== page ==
Non-defining relative clause
A non-defining relative clause (/ˌnɒndəˈfaɪnɪŋ(g) ˈrelətɪv ˈklɔ:z/), also known as a non-identifying relative clause, or non-restrictive relative clause is a relative clause that acts as an adjectival, adding secondary information to a sentence, almost as an afterthought. Commas are used to "isolate" the clause from the rest of the sentence and if the clause is removed, the sentence remains well-formed.
- My brother, who is an engineer, has been working in the same company for over twenty-five years.
- My favourite dish is roast beef and Yorkshire pudding, which is difficult to find on a restaurant menu.
that cannot be used
- John, who (not that) plays rugby and cricket, is always busy at weekends. [this is a bad example]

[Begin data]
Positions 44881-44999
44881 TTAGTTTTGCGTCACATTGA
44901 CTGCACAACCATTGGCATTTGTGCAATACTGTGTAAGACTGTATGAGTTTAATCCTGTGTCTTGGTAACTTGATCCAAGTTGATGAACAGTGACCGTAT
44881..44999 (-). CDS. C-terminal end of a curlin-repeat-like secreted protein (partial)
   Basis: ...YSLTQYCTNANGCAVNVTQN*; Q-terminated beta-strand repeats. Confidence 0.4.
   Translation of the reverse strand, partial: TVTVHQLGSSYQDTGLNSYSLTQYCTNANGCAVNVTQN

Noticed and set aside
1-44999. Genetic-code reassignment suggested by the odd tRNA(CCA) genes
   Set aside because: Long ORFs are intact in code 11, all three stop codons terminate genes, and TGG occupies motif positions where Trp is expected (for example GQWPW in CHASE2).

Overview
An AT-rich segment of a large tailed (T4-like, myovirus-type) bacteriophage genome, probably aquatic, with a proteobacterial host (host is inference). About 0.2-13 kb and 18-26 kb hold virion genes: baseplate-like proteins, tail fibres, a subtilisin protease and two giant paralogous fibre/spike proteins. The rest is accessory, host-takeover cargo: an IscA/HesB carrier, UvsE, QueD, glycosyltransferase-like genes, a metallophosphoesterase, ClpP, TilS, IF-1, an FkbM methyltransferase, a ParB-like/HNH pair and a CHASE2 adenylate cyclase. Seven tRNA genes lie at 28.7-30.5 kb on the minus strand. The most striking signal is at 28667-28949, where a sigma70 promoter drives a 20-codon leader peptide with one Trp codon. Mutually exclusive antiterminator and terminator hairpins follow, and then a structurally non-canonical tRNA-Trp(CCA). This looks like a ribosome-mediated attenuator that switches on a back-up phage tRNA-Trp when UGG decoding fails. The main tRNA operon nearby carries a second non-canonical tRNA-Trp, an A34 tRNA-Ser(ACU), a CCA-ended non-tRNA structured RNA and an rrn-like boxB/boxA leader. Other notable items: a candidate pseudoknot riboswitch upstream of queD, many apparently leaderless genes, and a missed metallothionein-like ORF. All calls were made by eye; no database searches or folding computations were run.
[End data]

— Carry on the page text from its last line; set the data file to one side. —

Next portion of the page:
- Paul took me for a drive in his new car, which ('not' that) he had bought last week. [this is a bad example]
'who or which cannot be omitted
- We stayed at the Grand Hotel, which Ann had recommended to us.
This is one of the few cases that whom can be used (when it is the object):
- This morning I met Diane, who (or whom) I hadn’t seen since Christmas.
- My brother (who is an engineer) has been working in the same company for over twenty-five years.